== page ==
This page was inspired by the Now project by Derek Sivers.
Teresa: Right Now
This Week: WDS 2017
I haven’t been very good about working out loud, mostly because I haven’t been doing work other than my coaching calls. It’s summer and I’m optimizing for outside play time over work.
This week is the World Domination Summit in Portland. It’s a funny name for an event, but it’s one of my favorite weeks of the year. The conference is about the question, how to live a remarkable life in a conventional world, and centers on three core values: service, community, and adventure. Now that’s something I can get behind.
This will be my fifth year at the event. Coming to Portland for WDS is a big part of the reason why I ended up moving here. It’s fun to catch up with old friends and this year I have two friends joining me for the first time and a third who is coming to either her 2nd or 3rd WDS (it’s hard to keep it all straight).
I’ll be sure to share some of the highlights here.
Validating vs. Co-Creating
June 5, 2017
I’m noticing a trend where product teams tend to fall into the trap of using their customer touch points to validate their ideas rather than to co-create with their customers.
Do you wait until your design is done to get feedback from customers? Do you delay your customer touch points until you are ready? This is good side that you are validating rather than co-creating.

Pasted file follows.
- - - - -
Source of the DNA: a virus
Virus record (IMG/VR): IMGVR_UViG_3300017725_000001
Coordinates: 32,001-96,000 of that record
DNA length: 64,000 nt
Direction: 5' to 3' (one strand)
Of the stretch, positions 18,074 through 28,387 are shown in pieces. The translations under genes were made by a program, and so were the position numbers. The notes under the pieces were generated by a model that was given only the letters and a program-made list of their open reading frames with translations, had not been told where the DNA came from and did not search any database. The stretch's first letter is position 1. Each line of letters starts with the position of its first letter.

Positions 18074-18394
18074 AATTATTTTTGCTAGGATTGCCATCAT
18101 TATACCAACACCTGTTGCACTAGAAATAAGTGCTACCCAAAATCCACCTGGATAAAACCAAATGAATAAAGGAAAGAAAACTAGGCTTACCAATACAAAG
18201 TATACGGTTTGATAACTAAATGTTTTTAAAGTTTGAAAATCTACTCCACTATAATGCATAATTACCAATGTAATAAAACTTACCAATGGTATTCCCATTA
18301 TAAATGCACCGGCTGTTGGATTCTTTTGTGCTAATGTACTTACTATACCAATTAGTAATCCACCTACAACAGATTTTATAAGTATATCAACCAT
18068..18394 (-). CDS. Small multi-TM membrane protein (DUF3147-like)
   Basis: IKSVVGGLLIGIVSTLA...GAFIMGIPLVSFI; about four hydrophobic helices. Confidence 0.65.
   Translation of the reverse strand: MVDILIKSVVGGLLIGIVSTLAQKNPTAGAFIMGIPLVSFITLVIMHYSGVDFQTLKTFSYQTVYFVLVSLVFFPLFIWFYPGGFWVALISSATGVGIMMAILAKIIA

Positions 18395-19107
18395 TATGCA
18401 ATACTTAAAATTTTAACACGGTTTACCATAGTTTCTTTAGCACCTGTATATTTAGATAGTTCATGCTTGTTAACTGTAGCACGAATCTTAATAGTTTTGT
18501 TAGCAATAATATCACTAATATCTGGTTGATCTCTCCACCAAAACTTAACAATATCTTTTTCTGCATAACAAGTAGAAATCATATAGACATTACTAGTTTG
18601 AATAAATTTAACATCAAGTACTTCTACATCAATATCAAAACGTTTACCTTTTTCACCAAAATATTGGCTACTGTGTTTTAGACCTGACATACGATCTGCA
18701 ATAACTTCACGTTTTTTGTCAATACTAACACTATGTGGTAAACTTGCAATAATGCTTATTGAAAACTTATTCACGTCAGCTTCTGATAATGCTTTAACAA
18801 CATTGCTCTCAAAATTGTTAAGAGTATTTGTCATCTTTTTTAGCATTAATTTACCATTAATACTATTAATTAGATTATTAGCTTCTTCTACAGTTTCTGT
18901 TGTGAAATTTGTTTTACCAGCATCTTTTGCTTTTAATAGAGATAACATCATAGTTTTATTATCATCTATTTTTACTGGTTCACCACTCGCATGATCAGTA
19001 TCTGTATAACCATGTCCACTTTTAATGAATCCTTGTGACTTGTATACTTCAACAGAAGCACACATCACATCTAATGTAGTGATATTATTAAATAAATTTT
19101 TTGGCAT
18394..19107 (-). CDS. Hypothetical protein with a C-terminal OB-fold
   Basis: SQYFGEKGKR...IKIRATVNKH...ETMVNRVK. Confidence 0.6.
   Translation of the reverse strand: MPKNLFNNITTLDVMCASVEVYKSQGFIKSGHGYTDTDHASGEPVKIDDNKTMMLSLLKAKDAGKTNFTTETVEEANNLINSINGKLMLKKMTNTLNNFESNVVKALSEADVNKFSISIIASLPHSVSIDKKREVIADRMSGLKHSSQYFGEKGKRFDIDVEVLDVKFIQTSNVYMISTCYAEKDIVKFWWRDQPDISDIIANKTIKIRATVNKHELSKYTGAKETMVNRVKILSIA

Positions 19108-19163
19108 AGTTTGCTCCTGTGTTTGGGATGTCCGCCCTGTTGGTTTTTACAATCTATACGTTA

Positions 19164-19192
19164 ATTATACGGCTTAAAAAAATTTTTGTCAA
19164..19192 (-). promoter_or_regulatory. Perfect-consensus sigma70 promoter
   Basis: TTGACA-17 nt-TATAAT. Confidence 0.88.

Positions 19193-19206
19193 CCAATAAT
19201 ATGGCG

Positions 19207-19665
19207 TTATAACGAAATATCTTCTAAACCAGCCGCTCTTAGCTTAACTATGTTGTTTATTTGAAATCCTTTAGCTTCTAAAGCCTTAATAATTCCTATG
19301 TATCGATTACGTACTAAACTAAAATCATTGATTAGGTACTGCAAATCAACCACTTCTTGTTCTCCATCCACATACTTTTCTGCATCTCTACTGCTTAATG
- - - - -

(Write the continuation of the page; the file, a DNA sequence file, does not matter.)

When we look to validate we are susceptible to confirmation bias, we only see what we want to see, that our idea works. We also fall into a one-way conversation with our customers where we tell them what they should want, rather than listening to what they need.
When we co-create with our customers, we start a two-way conversation where we bridge their needs with what we know is possible with technology. This is what leads to innovative solutions.
Creating SpaceMay 24, 2017
I intentionally create space in my schedule to create. This can be anything from writing blog posts, to working on my curriculum, to fun side projects that I want to tackle.
But it can be hard to protect that time on my calendar. Between the last week of April through mid-May, I took three trips (Chicago, Omaha, and Salt Lake City). And then my mom was in town for a week. So yesterday was the first time in several weeks that I had a whole day where there was nothing on my calendar and I got to work on whatever I wanted. It was such a relief. It had been way too long and it reminded how much I need these days.
I spent the morning working on curriculum content. I wrote up a big piece on why you need to experiment to help you prioritize solutions not just to evaluate single solutions. I’ll edit it on Friday, my next create day. This content is part of my coaching curriculum, but elements of it may end up on Product Talk. We’ll see.
And I spent the afternoon reading the research on distributed leadership. The product world is quickly moving to the trio / triad model where the product manager, lead designer, and lead engineer are jointly responsible for product outcomes. I think this is necessary, but hard to do in practice. We aren’t used to working on teams where we distribute leadership across multiple people. I’ll be writing a blog post about this on Product Talk once I’ve got a handle on the literature.
Still working on working out loud.
May 19, 2017